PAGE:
Three things: 49ers-Saints

August, 12, 2011
8/12/11
2:30
PM ET
Three things to watch for in the San Francisco 49ers' exhibition opener against the New Orleans Saints on Friday night. Kickoff is set for 8 p.m. ET.

Colin Kaepernick's debut: Coach Jim Harbaugh said he plans for the rookie second-round draft choice to play extensively. Alex Smith will start at quarterback and command some attention as well, but we know what he can do. Kaepernick has the mobility and overall athletic skills to shine in a setting as unorganized (relatively speaking) as an NFL exhibition game. I suspect the 49ers would be more impressed seeing Kaepernick do the conventional things well. They'll want to see him operate efficiently in the huddle, getting plays called with time to spare on the clock. They'll want to see him successfully execute center-quarterback exchanges, a problem for the teams I've seen practice this summer. They'll want to see Kaepernick throw the ball on rhythm. They know he's a sensational athlete and they'll welcome seeing that side of him as well. But they also want to see him master the basics.

Aldon Smith as a pass-rusher: Let's count how many times the 49ers' first-round draft choice matches up in one-on-one rushing situations. The 49ers drafted him to do more than that, but Smith must rush the passer effectively to justify his status as the seventh overall choice. Let's also remember that Smith doesn't need to justify his draft status in his first exhibition game. DeMarcus Ware had one tackle and no sacks in his exhibition debut for the Dallas Cowboys back in 2005. He turned out OK. We'll wait until at least Smith's second exhibition game before passing judgment. I kid, but Ware did have one sack, two forced fumbles, one fumble recovery and an interception in his second exhibition game.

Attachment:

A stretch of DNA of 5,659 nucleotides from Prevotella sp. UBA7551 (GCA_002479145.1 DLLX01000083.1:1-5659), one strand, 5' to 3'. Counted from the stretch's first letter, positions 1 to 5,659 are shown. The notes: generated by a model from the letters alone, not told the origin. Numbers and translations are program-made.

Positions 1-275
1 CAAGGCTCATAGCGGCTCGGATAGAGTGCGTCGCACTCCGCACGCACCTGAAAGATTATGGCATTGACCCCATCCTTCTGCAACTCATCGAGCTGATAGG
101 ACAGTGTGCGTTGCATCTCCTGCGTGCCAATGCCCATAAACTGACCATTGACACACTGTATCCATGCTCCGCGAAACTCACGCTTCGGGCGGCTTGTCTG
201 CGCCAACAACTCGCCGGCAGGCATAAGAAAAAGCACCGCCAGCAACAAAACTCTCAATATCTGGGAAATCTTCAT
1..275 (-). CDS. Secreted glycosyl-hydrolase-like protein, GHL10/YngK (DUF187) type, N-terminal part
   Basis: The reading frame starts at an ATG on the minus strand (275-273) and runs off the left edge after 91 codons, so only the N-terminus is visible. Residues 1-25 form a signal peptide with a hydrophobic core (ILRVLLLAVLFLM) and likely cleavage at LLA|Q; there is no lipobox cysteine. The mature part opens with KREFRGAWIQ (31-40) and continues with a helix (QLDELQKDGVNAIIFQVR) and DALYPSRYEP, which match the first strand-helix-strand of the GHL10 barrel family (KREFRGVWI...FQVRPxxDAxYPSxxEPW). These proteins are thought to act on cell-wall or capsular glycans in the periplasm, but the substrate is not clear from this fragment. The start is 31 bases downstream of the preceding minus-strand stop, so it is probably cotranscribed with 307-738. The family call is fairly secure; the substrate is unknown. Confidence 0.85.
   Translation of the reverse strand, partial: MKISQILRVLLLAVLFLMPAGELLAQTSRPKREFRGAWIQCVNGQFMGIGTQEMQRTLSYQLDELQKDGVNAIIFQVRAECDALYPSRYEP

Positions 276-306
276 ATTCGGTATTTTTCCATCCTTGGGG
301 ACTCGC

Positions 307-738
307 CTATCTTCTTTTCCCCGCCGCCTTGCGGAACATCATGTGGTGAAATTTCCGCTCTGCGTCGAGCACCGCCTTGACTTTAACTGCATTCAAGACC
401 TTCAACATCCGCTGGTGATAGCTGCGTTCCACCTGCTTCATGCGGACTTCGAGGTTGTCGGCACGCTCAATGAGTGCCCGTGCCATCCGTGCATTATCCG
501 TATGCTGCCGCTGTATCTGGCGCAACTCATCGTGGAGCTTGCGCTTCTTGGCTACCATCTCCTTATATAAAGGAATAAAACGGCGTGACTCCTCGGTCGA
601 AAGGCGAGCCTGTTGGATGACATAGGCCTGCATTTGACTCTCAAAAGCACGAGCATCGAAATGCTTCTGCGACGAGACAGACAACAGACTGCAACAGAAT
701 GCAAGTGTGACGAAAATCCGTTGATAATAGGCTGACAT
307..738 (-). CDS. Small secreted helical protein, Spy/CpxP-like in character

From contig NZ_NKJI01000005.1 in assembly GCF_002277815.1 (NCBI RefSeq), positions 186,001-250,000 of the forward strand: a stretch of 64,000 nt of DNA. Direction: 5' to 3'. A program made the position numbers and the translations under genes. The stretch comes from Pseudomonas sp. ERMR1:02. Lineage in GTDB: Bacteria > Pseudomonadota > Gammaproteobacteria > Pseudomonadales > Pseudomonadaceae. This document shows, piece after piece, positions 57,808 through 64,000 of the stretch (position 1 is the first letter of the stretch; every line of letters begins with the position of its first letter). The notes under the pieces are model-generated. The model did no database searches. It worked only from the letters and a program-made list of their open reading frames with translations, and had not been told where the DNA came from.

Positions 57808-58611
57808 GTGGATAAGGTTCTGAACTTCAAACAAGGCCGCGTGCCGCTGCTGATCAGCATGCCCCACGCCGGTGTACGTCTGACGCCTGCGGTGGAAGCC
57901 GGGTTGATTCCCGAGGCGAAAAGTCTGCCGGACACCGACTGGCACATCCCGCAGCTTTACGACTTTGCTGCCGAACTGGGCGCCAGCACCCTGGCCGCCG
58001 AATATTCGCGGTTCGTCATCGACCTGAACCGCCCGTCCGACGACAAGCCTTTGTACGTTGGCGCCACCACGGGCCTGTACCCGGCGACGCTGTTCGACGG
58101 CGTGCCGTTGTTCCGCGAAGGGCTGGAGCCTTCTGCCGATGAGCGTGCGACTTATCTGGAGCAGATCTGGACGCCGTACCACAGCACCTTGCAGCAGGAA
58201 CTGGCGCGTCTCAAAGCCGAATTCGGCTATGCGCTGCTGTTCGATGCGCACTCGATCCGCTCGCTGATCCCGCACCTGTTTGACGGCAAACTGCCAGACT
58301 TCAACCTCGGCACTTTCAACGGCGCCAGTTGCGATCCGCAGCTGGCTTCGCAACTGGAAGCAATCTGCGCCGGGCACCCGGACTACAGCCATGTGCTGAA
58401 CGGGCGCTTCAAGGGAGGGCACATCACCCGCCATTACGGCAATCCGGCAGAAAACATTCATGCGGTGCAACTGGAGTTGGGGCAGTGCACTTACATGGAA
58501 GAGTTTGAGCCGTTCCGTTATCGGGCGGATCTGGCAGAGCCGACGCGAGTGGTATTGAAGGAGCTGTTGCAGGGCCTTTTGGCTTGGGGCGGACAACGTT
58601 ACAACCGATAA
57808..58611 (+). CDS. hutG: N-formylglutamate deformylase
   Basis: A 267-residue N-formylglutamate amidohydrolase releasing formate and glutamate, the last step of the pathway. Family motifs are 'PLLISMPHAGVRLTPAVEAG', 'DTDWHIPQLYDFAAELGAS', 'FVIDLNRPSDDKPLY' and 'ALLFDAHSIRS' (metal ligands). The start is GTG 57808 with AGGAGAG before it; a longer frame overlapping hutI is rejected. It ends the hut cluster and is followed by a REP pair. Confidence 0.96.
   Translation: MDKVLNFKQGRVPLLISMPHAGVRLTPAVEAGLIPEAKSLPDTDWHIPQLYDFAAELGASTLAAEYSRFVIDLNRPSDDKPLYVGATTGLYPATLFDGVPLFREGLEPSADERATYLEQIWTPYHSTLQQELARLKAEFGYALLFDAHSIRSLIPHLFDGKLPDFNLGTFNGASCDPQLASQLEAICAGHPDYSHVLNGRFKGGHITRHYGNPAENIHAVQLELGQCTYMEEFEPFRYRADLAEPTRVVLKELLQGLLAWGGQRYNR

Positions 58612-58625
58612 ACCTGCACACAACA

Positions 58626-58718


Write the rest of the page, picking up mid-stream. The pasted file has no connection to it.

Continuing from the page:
Tempo and overall efficiency. Harbaugh has emphasized tempo in everything the 49ers do. The previous coaching staff too frequently had trouble getting offensive plays into the huddle on time. Smith has had only one week of practices under Harbaugh's watch. Harbaugh has been accustomed to using hand signals, not headset communications, for relaying play calls. There's no sense in expecting a finished product at such an early stage. This game stands as a good trial run for logistics. A realistic goal: no penalties for delay of game.

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